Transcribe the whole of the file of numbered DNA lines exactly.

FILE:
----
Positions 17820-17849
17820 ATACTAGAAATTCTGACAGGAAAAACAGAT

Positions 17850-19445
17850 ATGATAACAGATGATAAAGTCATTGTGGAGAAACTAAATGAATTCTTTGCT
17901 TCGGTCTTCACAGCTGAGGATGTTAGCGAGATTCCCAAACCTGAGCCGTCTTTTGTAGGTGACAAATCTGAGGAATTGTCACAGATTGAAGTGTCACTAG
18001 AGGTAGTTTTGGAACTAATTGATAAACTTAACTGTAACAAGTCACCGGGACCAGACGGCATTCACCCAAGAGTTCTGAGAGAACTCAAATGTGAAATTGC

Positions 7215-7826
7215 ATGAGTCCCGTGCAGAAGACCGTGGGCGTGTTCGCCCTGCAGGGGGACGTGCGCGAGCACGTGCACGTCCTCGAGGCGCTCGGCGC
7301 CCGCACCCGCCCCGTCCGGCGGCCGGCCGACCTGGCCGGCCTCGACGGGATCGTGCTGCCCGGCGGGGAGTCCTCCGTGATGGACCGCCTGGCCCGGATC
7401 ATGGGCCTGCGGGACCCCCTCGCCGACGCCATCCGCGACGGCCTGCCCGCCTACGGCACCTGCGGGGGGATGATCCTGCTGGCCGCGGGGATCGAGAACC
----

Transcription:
Positions 17820-17849
17820 ATACTAGAAATTCTGACAGGAAAAACAGAT

Positions 17850-19445
17850 ATGATAACAGATGATAAAGTCATTGTGGAGAAACTAAATGAATTCTTTGCT
17901 TCGGTCTTCACAGCTGAGGATGTTAGCGAGATTCCCAAACCTGAGCCGTCTTTTGTAGGTGACAAATCTGAGGAATTGTCACAGATTGAAGTGTCACTAG
18001 AGGTAGTTTTGGAACTAATTGATAAACTTAACTGTAACAAGTCACCGGGACCAGACGGCATTCACCCAAGAGTTCTGAGAGAACTCAAATGTGAAATTGC

Positions 7215-7826
7215 ATGAGTCCCGTGCAGAAGACCGTGGGCGTGTTCGCCCTGCAGGGGGACGTGCGCGAGCACGTGCACGTCCTCGAGGCGCTCGGCGC
7301 CCGCACCCGCCCCGTCCGGCGGCCGGCCGACCTGGCCGGCCTCGACGGGATCGTGCTGCCCGGCGGGGAGTCCTCCGTGATGGACCGCCTGGCCCGGATC
7401 ATGGGCCTGCGGGACCCCCTCGCCGACGCCATCCGCGACGGCCTGCCCGCCTACGGCACCTGCGGGGGGATGATCCTGCTGGCCGCGGGGATCGAGAACC